Most of us understood all along that a state which cannot meet its obligations ought not to borrow hundreds of millions more to renovate a failed and decrepit downtown arena. Unfortunately, a few of the folks who still don’t get it are on the state Bond Commission, and (at the governor’s behest) will vote today to borrow another $40 million to begin the XL face-lift.
They can say that’s all they’ve committed us to, but having put in $40 million to start the job they will soon be back for the rest, claiming it doesn’t make sense to stop part-way. That’s called good money after bad, and it applies to every dollar we have spent on the Hartford civic center — which started life (old-timers may recall) as much a retail mall as an event facility.
They built the mall into the arena because they knew that otherwise the facility would constitute a dead zone right in the heart of Hartford: four city blocks where nothing happens all day long, every day. That’s what it has become, and the sooner we admit it, stop wasting money on it and let someone find a use for the land that puts it back on the tax rolls, the better off we will be.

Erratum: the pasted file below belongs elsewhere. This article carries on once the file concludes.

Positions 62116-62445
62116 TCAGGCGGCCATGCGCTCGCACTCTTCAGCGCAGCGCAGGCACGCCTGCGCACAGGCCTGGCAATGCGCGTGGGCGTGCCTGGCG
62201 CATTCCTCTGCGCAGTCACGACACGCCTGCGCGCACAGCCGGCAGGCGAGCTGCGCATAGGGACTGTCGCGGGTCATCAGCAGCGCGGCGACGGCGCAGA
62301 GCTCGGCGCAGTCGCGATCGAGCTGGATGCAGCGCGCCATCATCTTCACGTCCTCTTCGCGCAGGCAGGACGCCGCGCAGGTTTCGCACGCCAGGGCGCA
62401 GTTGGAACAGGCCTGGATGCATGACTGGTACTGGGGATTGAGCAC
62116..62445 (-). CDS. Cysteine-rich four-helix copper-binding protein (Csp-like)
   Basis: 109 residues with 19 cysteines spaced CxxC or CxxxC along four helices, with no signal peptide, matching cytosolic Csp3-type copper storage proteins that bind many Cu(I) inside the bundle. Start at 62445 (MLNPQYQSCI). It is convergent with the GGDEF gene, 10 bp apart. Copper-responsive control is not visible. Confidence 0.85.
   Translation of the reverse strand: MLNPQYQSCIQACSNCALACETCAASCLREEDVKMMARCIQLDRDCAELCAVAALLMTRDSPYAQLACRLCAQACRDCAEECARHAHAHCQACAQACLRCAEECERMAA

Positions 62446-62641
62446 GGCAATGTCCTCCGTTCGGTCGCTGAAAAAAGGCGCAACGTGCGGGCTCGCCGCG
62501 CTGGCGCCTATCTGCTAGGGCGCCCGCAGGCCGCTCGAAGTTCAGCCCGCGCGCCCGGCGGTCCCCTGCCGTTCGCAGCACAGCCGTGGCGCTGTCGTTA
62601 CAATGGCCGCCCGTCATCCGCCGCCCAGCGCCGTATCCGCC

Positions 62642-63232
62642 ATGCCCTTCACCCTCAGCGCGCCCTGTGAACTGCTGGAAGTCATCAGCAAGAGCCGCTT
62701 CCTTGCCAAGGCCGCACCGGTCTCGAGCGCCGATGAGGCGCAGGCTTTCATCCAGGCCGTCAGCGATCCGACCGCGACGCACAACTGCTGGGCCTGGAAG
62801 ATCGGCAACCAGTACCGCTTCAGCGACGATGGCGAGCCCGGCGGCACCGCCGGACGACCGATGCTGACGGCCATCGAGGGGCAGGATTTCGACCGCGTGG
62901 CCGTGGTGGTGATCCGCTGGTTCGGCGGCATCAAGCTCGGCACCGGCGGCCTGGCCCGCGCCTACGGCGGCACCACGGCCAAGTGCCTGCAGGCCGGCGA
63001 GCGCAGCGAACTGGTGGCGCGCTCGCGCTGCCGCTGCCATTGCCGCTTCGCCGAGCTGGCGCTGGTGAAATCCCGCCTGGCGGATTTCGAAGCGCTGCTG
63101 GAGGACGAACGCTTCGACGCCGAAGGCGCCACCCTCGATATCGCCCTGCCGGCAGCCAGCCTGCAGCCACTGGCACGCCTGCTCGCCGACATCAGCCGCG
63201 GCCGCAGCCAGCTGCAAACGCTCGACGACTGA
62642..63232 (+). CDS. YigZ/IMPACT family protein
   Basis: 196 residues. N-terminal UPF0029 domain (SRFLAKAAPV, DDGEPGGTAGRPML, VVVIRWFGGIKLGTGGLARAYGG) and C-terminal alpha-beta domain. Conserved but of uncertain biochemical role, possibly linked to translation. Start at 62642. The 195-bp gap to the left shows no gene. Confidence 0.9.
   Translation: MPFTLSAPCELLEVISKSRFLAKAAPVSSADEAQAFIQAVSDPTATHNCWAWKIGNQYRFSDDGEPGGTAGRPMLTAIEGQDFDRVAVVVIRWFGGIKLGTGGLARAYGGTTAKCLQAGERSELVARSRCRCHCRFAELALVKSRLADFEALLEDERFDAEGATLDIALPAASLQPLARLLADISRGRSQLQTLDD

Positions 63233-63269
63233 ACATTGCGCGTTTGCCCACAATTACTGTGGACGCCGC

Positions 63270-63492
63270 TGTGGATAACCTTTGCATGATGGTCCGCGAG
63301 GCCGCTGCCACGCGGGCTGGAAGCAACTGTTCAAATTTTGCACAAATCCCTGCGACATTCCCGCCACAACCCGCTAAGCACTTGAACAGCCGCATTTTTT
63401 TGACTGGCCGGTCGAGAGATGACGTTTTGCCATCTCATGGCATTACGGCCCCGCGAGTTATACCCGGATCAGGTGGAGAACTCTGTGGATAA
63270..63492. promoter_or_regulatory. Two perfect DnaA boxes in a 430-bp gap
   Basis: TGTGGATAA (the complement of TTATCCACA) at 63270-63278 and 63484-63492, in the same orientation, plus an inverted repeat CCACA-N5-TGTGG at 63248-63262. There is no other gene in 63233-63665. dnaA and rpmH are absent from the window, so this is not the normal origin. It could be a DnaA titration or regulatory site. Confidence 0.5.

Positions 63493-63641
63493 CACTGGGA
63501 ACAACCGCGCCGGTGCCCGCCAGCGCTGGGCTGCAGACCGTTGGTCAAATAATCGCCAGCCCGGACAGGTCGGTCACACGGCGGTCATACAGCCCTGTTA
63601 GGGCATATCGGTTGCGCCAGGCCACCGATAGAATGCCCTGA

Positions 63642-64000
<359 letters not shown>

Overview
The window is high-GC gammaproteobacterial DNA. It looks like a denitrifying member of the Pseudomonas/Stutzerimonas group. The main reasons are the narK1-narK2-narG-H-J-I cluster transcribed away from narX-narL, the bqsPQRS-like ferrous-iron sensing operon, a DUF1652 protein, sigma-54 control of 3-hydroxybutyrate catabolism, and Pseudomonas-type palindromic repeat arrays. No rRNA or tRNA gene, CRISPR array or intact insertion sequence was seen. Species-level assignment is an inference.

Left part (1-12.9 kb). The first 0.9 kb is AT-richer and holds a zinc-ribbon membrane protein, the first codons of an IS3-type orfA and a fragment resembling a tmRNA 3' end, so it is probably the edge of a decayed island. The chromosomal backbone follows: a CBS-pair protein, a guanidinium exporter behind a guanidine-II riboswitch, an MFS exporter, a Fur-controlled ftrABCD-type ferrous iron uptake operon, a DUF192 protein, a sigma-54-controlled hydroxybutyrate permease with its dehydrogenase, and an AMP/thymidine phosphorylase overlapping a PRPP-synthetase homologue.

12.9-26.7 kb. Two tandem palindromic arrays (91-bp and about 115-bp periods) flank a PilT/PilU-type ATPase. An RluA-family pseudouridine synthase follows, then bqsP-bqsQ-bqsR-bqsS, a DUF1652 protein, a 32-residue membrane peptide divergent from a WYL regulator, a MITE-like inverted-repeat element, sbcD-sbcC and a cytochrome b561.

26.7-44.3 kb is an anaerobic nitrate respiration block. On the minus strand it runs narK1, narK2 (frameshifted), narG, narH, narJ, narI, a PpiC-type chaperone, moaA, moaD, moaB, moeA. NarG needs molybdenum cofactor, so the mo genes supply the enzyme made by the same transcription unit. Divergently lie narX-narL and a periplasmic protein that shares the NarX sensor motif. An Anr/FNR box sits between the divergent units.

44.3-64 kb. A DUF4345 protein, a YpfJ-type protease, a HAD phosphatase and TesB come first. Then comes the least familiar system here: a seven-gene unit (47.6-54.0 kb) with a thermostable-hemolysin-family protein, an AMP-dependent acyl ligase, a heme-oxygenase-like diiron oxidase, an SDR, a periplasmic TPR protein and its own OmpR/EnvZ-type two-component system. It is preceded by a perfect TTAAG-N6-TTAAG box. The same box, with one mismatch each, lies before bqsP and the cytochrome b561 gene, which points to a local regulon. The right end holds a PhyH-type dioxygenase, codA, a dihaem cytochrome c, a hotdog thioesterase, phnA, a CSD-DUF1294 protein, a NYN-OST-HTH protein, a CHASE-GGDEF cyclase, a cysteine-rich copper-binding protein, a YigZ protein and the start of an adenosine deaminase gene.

We can’t stop the $40 million from being bonded for the civic center, but maybe we could make sure it’s put to a good use —razing the blighted building and hauling off the rubble.
Then what? Cleaning it up and making it surface parking would do more in the short time to help area businesses than the multi-hundred-million-dollar renovation now planned. Then perhaps investors can start rebuilding the sort of low-rise mixed commercial/residential space that was there before that neighborhood was destroyed.
In time, the urban landscape we so prize when recreated in places like Blue Back Square could be restored where it belongs, in the center of our capitol city. That’s not a quick fix— there are no quick fixes for Hartford— but it would be a natural and permanent solution.
State Sen. Joe Markley, a Republican, represents Southington.